Health Information and Tools > Patient Care Handouts >  Pelvic Inflammatory Disease: Care Instructions

Main Content

Pelvic Inflammatory Disease: Care Instructions

Picture of female pelvic organs


Pelvic inflammatory disease, or PID, is an infection of your uterus, ovaries, or fallopian tubes. PID can cause scars in the fallopian tubes. This can lead to chronic pelvic pain. It can also make it hard for you to get pregnant in the future.

PID can usually be treated with antibiotic pills. Any sex partners need to be treated too. It's important to take all the medicine as prescribed. PID can cause serious health problems if you and your sex partner or partners don't complete treatment.

PID is usually caused by a sexually transmitted infection (STI), such as gonorrhea or chlamydia. Having one STI increases your risk for other STIs. Taking steps to prevent STIs can help you avoid getting PID again. For example, using condoms when you have sex can reduce your risk.

Follow-up care is a key part of your treatment and safety. Be sure to make and go to all appointments, and call your doctor or nurse advice line (811 in most provinces and territories) if you are having problems. It's also a good idea to know your test results and keep a list of the medicines you take.

How can you care for yourself at home?

  • Take your antibiotics as directed. Don't stop taking them just because you feel better. You need to take the full course of antibiotics.
  • Rest until your symptoms have improved.
  • Be safe with medicines. Read and follow all instructions on the label.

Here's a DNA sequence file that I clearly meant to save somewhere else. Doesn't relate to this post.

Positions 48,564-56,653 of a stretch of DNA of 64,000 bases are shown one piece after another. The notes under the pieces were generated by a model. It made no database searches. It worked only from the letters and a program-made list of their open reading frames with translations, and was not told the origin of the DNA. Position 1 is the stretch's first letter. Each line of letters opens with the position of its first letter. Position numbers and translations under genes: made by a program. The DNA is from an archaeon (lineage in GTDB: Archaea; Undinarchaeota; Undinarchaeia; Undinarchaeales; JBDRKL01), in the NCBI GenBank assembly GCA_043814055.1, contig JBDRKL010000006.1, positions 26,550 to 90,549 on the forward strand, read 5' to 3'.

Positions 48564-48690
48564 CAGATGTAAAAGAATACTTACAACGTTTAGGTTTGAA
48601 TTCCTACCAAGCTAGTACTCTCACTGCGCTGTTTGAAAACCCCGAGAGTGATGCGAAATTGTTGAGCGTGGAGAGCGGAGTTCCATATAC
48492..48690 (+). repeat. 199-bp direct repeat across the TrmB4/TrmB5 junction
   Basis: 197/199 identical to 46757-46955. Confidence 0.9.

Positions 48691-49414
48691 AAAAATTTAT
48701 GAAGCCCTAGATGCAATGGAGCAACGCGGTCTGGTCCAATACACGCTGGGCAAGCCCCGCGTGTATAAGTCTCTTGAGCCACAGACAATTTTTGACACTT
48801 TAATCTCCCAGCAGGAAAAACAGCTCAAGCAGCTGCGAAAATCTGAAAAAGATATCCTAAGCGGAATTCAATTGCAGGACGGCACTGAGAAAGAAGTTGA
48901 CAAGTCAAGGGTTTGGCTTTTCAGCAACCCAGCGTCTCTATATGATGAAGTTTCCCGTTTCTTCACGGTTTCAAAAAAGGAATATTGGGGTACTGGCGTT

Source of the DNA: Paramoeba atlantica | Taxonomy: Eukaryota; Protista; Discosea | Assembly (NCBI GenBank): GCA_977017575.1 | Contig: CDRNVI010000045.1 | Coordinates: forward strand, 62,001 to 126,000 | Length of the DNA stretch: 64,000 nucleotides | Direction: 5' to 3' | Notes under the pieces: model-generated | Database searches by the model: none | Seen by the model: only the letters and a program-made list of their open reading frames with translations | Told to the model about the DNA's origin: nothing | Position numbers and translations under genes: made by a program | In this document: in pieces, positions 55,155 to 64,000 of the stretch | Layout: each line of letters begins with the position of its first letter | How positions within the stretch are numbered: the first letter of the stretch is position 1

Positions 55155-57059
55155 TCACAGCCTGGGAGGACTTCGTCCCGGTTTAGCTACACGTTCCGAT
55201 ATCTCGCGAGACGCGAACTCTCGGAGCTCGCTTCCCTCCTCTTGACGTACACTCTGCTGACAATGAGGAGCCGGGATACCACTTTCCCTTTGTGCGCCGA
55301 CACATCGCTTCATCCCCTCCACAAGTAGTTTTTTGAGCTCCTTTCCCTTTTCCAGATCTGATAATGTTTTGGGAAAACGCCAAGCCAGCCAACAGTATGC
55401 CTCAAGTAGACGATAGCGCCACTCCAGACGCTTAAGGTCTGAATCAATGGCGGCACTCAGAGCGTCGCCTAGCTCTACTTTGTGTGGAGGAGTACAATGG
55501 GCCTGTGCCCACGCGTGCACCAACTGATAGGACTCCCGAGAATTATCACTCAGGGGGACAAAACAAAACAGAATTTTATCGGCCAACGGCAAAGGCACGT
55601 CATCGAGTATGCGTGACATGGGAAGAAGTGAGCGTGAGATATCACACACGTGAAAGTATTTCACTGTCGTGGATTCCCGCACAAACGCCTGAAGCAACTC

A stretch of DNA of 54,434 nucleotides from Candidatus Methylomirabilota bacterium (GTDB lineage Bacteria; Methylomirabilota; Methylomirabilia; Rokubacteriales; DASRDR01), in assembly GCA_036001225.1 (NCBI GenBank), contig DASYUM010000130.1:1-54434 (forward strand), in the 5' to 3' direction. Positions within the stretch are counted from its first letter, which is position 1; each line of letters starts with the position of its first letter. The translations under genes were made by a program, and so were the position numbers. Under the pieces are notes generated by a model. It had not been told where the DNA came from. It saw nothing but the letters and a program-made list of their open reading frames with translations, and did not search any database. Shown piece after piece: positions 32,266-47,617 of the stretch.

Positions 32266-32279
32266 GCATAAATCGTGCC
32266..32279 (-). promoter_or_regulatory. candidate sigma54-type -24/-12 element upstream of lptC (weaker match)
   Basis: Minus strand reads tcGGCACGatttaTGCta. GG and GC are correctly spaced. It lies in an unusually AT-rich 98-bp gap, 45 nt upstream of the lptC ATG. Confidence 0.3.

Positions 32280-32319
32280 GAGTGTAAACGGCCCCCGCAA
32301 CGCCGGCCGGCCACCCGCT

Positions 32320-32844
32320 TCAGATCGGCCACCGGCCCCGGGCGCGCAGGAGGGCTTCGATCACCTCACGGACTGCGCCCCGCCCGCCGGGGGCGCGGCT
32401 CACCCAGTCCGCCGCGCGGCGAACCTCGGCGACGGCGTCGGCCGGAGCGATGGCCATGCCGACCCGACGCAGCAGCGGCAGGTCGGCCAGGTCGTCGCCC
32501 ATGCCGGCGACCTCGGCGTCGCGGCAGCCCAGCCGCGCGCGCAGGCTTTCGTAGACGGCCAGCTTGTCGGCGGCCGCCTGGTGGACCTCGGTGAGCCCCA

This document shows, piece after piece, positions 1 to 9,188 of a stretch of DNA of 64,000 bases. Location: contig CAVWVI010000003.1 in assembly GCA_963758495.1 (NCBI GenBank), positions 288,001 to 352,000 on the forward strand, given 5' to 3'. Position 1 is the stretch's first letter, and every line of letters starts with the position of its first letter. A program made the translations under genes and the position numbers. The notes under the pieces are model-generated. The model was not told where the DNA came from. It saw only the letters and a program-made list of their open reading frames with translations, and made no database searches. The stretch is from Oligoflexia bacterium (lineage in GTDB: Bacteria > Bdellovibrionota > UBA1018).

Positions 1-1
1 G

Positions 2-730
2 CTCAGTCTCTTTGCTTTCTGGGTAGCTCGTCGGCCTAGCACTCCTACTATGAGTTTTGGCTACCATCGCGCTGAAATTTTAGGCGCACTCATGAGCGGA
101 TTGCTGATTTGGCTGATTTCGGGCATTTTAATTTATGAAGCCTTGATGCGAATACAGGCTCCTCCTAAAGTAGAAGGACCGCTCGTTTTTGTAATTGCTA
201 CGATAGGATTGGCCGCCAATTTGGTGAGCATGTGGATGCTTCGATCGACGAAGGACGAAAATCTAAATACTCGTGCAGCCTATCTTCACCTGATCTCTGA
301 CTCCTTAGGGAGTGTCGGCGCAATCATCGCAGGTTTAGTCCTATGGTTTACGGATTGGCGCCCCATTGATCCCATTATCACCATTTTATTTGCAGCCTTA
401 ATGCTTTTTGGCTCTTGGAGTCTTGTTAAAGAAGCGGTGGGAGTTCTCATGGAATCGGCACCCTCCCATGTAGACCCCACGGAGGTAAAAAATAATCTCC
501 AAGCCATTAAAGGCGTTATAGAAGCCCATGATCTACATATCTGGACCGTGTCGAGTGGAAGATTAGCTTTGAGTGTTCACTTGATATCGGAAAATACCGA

• If you're not taking a prescription pain medicine, ask your doctor if you can take an over-the-counter medicine.
    • If the doctor gave you a prescription medicine for pain, take it as prescribed.
    • Store prescription pain medicines where no one else can get to them. When you are done using them, dispose of them quickly and safely. Your local pharmacy or hospital may have a drop-off site.
  • Use a hot water bottle or a heating pad (set on low) on your belly for pain.
  • Talk to any sex partners you've had in the past 2 months. They need to be tested and treated for sexually transmitted infections (STIs).
  • Don't have sex or use tampons (you can use pads instead) until you and any sex partners have completed treatment, your pain is gone, and you feel completely well.
  • Don't douche.
  • Take steps to help prevent STIs.
    • Use a condom every time you have sex.
    • Talk to your partner before you have sex. Find out if they have or are at risk for any STI. Keep in mind that people may be able to spread an STI even if they don't have symptoms.
    • Try to avoid having sex with anyone who has symptoms of an STI. These include sores on the genitals or mouth.
    • Limit your sex partners. Sex with one partner who has sex only with you can reduce your risk of getting an STI.

When should you call for help?

Call 911 anytime you think you may need emergency care. For example, call if:

  • You passed out (lost consciousness).

Call your doctor or nurse advice line now or seek immediate medical care if:

  • You have a new or higher fever.
  • You have unusual vaginal bleeding.
  • You have new or worse belly or pelvic pain.
  • You have vaginal discharge that has increased in amount or smells bad.
  • You are dizzy or light-headed, or you feel like you may faint.
  • You have symptoms of sepsis, such as:
    • Shortness of breath.
    • Feeling very sick.
    • Severe pain.
    • A fast heart rate.
    • Cool, pale, or clammy skin.
    • Feeling confused.
    • Feeling very sleepy, or you are hard to wake up.

Watch closely for changes in your health, and be sure to contact your doctor or nurse advice line if:

  • You do not get better as expected.

Where can you learn more?

Go to

Enter N294 in the search box to learn more about "Pelvic Inflammatory Disease: Care Instructions".

Care instructions adapted under license by your healthcare professional. If you have questions about a medical condition or this instruction, always ask your healthcare professional. Healthwise, Incorporated disclaims any warranty or liability for your use of this information.